Silver medalist China’s Su Yiming, left, embraces gold medalist Canada’s Max Parrot during a medals ceremony for the men’s snowboard slopestyle event at the 2022 Winter Olympics, Monday, Feb. 7, 2022, in Zhangjiakou, China. (AP Photo/Aaron Favila)

Silver medalist China’s Su Yiming, left, embraces gold medalist Canada’s Max Parrot during a medals ceremony for the men’s snowboard slopestyle event at the 2022 Winter Olympics, Monday, Feb. 7, 2022, in Zhangjiakou, China. (AP Photo/Aaron Favila)

Queries on doping, harassment, ineptitude at Olympics

Even the oh-so-friendly Canadians have stepped into controversy

The biggest questions at the Beijing Olympics on Saturday hardly centered on who would win the six gold medals up for grabs.

Not with the fate of 15-year-old figure skater Kamila Valieva still undecided. Will the Russian be allowed to compete after testing positive for a ban substance? Can the ROC really keep the gold she helped win in the team event?

Grave inquiries emerged in the mountains, too, when a former U.S. Olympian alleged harassment by her former coach and teammate — both of whom are at the Beijing Games.

Even the oh-so-friendly Canadians have stepped into controversy, a tiff between countrymen stemming from a blown ruling by Olympic judges.

The story of the Beijing Games has been the stunning revelation and ensuing legal battle regarding Valieva, who tested positive for a banned heart medication on Dec. 25. The doping case came to light shortly after Valieva helped the ROC win team gold.

The Court of Arbitration for Sport confirmed it will hear appeals Sunday from the International Olympic Committee and the World Anti-Doping Agency challenging Valieva’s status as a medalist and her right to compete in the upcoming women’s program.

Valieva is still preparing as if she’ll perform, but broke down in tears Saturday after an emotional practice session. Valieva fell trying a triple axel — a jump she typically executes without a problem — while doing a run-through of her short program. She later landed two combos, a triple flip-triple toe loop and a triple lutz-triple toe loop before skating to the boards and giving her coach, Eteri Tutberidze, an emotional hug.

SERIOUS ALLEGATIONS

U.S. Ski & Snowboard is investigating charges that longtime Olympic coach Peter Foley took naked pictures of female athletes and that Olympic snowboard racer Hagen Kearney used racist language to provoke a teammate.

Former snowboardcross rider Callan Chythlook-Sifsof, a member of the 2010 Olympic team, wrote in an Instagram post that in addition to taking the photos, Foley had made inappropriate comments, and that Kearney repeatedly used the N-word to “intentionally get under my skin.”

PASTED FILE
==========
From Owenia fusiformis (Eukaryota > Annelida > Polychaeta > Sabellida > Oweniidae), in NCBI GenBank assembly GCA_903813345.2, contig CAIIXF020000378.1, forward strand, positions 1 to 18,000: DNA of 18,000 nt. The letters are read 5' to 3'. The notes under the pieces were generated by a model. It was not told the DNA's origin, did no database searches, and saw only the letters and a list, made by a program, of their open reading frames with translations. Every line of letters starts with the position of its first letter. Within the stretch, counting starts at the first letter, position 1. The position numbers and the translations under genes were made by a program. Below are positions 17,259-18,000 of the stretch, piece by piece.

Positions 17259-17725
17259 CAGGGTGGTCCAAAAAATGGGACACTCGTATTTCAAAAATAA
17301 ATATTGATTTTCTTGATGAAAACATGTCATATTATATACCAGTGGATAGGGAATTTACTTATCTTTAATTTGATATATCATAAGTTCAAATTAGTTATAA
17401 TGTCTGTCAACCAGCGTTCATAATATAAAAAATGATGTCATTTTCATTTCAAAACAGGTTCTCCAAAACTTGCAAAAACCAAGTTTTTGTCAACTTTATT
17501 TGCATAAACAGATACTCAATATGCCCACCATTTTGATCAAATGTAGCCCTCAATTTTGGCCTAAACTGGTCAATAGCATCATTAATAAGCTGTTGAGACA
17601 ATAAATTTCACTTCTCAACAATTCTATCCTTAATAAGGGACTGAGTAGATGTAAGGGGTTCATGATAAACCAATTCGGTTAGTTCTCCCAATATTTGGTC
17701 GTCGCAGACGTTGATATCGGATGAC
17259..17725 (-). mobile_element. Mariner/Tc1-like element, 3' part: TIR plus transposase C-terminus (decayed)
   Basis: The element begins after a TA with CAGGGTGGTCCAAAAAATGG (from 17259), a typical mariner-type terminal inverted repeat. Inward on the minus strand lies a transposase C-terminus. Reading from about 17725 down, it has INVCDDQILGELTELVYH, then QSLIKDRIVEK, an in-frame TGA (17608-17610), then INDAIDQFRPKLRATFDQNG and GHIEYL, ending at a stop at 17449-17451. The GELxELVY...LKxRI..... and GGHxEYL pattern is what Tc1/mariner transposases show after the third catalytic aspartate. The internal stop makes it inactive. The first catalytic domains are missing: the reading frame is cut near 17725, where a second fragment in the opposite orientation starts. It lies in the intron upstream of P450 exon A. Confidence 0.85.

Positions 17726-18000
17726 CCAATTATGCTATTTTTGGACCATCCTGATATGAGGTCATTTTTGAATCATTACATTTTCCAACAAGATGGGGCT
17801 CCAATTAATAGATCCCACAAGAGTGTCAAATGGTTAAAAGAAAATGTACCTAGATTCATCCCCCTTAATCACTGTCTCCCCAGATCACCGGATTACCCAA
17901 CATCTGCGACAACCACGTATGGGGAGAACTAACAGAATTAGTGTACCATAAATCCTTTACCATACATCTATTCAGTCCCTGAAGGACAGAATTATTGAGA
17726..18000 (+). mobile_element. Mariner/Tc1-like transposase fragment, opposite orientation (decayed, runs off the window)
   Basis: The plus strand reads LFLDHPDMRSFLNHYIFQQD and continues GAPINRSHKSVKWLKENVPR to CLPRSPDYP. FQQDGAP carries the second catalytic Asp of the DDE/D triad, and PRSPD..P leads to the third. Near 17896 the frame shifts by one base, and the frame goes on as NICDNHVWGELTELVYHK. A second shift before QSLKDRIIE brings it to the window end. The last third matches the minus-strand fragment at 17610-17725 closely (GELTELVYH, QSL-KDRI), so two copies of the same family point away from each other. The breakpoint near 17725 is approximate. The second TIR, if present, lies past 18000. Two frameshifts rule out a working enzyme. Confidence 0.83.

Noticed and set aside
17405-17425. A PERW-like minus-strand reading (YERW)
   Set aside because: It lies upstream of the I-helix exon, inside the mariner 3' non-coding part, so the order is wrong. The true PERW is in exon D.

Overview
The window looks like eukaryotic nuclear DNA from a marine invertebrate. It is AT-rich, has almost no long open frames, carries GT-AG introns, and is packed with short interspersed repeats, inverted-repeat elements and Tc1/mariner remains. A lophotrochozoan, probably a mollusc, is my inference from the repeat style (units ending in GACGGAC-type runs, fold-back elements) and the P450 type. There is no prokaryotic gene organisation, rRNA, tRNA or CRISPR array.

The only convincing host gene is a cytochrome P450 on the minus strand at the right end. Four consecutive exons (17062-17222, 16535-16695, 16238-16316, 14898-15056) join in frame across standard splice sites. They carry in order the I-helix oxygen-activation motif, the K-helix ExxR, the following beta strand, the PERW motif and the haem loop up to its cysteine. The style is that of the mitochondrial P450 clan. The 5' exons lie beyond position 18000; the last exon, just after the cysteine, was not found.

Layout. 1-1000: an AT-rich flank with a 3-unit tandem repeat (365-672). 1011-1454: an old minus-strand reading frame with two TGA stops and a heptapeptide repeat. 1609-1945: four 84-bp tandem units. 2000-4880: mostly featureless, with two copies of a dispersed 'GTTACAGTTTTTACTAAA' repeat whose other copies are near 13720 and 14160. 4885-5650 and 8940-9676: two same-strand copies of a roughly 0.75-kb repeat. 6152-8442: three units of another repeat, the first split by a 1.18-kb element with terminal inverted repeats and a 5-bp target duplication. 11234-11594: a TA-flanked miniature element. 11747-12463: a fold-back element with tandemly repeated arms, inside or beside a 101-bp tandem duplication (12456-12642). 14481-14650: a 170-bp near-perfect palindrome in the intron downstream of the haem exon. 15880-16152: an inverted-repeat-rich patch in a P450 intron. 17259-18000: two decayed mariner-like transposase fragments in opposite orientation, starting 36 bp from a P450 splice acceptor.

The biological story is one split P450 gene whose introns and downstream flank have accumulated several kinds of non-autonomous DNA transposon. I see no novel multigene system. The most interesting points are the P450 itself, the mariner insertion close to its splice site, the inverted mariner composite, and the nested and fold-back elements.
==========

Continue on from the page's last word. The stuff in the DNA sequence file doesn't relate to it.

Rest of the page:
Chythlook-Sifsof is from Alaska and describes herself as Yupik and Inupiaq.

Both Foley and Kearney were in China this week for the Beijing Games.

In a text to The Associated Press, Foley said he was surprised by the allegations and denied them.

TRUE NORTH SQUABBLE

Slopestyle gold medalist Max Parrot said fellow Canadian snowboarder Mark McMorris apologized Saturday for saying Parrot only won because of questionable Olympic judging.

Parrot acknowledged to The Associated Press that he failed to fully execute a grab on the first jump of the slopestyle course Monday and said he was lucky the judges didn’t see it. He maintains he still had the best run of the day and earned his first Olympic gold.

McMorris finished third but told CBC on Friday he deserved to beat Parrot and Chinese silver medalist Su Yiming.

Parrot said there were no hard feelings over McMorris’ comments.

“He actually came to me earlier today and he apologized for his non-sportsmanship,” Parrot said. “I told him no worries.”

THE KIDS ARE ALL RIGHT

A young and inexperienced U.S. hockey team went toe to toe with Canada in a bruising matchup between the longtime rivals and grinded out a 4-2 victory to remain unbeaten in two games at the Olympics.

“We didn’t back down from their physical play,” said captain Andy Miele, who led the U.S. with a goal and an assist. “I love the way our team responded.”

Thanks to Miele’s response goal 70 seconds after Canada scored and 35 saves by Strauss Mann, the U.S. is in the driver’s seat to earn a spot in the quarterfinals. Beating Germany on Sunday would put the Americans first in the group and could make them the top seed in the knockout round.

OLDIES BUT GOODIES

Lindsey Jacobellis won her second gold medal of the Olympics as she teamed with 40-year-old Nick Baumgartner for the title in the new event of mixed snowboardcross.

At 40 years, 57 days, Baumgartner, a concrete worker-contractor from Michigan, becomes the oldest snowboarder to win an Olympic medal. At 36 years, 177 days, Jacobellis, the author of a children’s book, is the second-oldest.

“You’re never too late to take what you want from life,” Baumgartner said.

HOME GOLD

Gao Tingyu thrilled the host country by becoming the first Chinese man to claim an Olympic gold medal in speedskating, winning the 500 meters. Gao added to the bronze medal he took in the 500 at the 2018 Pyeongchang Games.

The silver went to Cha Min Kyu of South Korea, whose time of 34.39 gave him a matching medal to the silver he won four years ago in Pyeongchang. Wataru Morishige of Japan took the bronze in 34.49.

DANCING OUT AHEAD

Gabriella Papadakis and Guillaume Cizeron broke their own world record in the rhythm dance at the Beijing Olympics, scoring 90.83 points to begin the ice dance event. That gave the four-time world champs from France a cushion over Russian rivals Victoria Sinitsina and Nikita Katsalapov heading into the free dance.

Madison Hubbell and Zachary Donohue were in third, and their American teammates Madison Chock and Evan Bates were in fourth place. The medals will be decided with the free dance Monday morning in Beijing.

– Jake Seiner, The Associated Press

Olympics

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